integrated pest management
Educational MaterialsFrequently Asked QuestionsVideoDecision Aids

Field CropsFruitsVegetablesLandscape & TurfGreenhouseHome, Yard & GardenLivestock

Reports on Plant Diseases

RPD No. 921 - Bacterial Diseases of Beans June 2000


HALO BLIGHT [ Symptoms ]


[ Disease Cycle ] [ Control ]

There are three major bacterial diseases of common beans: common bacterial blight (and its variant, fuscous blight), halo blight, and bacterial brown spot. These diseases have had major impact on bean production.

In rainy and windy seasons it is not unusual to suffer a loss in yield of 10 to 20 percent or more from these diseases. However, the greatest loss is in a reduction in quality. When pods are infected only one percent "serious blemishes" are allowed for grade A cut beans. Processing beans are graded substandard when four percent is exceeded. Seriously diseased commercial crops are often not harvested.

In many situations, symptoms of the different bacterial blights appear very similar. For example, halo, common, and fuscous blights are difficult to distinguish at temperatures above 75 F (24 C). Laboratory isolation is nearly always necessary for positive identification of the bacterial species.


Common bacterial blight, caused by the bacterium Xanthomonas campestris pv. phaseoli, affects green or snap, wax, field, and lima beans as well as the scarlet runner, mung, Tepary, urd, moth, hyacinth, and civet or Sieva beans, the Washington or white-flowered lupine, and fenugreek (Trigonella). Fuscous blight, caused by fuscous variant of the bacterium, occurs on field beans, civet, and scarlet runner beans. Common blight affects the foliage and pods of beans and causes significant losses in both yield and seed quality. The disease typically develops when contaminated seed is planted, when plantings are made in fields with a history of the disease, and when the climate is consistently hot and wet or humid.


Common and fuscous blights are commonly first seen as small, angular, light green, water-soaked or translucent spots (lesions) on the leaves. During warm, wet conditions the lesions rapidly enlarge and merge. As they develop the centers become dry, brown, and surrounded by a distinct, narrow, zone of yellow tissue. In highly susceptible varieties, the lesions continue to expand until the leaves appear scorched or sun scalded (Figure 1). Such leaves soon become ragged and torn by wind and rain. Later, they wither and drop off.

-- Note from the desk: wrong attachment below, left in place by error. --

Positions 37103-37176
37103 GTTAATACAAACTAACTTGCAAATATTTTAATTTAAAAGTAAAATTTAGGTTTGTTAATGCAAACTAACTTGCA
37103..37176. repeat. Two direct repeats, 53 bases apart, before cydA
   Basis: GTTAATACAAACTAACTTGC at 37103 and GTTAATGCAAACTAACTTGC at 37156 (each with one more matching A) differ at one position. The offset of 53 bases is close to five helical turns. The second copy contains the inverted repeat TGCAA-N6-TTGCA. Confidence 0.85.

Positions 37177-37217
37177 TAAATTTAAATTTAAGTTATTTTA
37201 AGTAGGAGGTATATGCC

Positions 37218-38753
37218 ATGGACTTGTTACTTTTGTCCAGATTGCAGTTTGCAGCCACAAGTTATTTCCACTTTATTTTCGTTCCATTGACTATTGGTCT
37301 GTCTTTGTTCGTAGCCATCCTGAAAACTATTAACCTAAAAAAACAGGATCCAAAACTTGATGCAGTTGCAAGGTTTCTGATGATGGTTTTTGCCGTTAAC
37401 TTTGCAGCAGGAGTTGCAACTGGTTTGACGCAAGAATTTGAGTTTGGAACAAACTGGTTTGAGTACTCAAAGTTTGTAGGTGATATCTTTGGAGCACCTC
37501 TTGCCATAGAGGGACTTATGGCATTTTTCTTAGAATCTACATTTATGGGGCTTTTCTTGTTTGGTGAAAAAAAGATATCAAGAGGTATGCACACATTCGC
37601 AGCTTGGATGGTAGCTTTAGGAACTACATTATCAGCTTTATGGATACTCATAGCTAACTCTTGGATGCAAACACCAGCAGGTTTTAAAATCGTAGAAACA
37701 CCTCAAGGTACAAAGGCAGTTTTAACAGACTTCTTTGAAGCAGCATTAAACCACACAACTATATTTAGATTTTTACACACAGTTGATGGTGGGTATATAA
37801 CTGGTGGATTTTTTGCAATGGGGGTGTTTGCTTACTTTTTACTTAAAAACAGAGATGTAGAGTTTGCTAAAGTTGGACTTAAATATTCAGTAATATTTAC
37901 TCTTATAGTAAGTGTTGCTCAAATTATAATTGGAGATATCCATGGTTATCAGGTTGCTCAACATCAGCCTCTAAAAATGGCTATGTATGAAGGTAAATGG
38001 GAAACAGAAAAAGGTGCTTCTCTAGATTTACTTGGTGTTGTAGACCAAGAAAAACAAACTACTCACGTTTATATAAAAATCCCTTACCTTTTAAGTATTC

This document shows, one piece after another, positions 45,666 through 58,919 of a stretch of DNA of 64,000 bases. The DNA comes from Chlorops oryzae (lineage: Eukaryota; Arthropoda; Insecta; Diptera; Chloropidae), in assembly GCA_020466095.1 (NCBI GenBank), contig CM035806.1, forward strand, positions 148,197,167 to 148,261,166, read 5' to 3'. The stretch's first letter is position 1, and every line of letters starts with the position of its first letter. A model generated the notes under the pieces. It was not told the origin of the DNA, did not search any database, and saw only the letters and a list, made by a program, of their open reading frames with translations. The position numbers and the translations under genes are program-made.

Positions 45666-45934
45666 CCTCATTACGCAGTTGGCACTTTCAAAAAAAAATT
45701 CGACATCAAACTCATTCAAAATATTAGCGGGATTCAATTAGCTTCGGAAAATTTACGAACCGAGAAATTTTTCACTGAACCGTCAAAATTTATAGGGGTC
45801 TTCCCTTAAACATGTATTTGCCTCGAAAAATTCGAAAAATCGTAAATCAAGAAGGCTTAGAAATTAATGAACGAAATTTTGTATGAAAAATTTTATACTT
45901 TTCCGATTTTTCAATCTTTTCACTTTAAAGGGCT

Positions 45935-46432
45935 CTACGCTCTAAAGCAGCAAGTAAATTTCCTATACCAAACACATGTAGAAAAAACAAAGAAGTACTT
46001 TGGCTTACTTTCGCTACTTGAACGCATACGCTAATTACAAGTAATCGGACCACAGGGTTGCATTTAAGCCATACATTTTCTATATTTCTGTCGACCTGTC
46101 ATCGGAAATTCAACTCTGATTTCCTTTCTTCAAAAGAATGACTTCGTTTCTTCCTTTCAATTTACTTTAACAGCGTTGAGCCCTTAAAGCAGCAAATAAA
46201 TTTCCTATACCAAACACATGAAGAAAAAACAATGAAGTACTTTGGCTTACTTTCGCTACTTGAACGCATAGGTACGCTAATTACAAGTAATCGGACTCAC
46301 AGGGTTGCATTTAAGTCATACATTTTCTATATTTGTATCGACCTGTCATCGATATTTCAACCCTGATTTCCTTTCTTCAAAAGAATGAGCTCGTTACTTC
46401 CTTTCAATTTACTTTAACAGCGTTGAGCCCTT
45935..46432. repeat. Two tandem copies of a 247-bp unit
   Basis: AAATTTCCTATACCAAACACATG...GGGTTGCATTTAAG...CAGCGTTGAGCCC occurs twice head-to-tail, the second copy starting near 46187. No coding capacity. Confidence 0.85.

Pod lesions start as round, water-soaked dots that enlarge, merge, dry, and form sunken, irregular, frequently reddish brown blotches (Figure 2). When severe, entire pods may be badly shriveled and die. Seeds in such pods either fail to develop or are shriveled. Seeds in less severely affected pods develop normally and show no signs of disease. Other seeds may become slightly wrinkled. When seeds containing the bacteria are planted, many fail to germinate. Those that do germinate produce seedlings with blight lesions on the cotyledons, stems, and first true leaves.

The stems of seedlings may have water-soaked, sunken areas that enlarge and develop into reddish streaks. Any time during the season affected stems commonly crack and become girdled by water-soaked cankers or rot. The tops may break over during a rain or strong wind. In humid weather, a yellowish bacterial ooze, that later dries to form a crust, may be evident on the lesions on infected pods, leaves, stems, and cotyledons.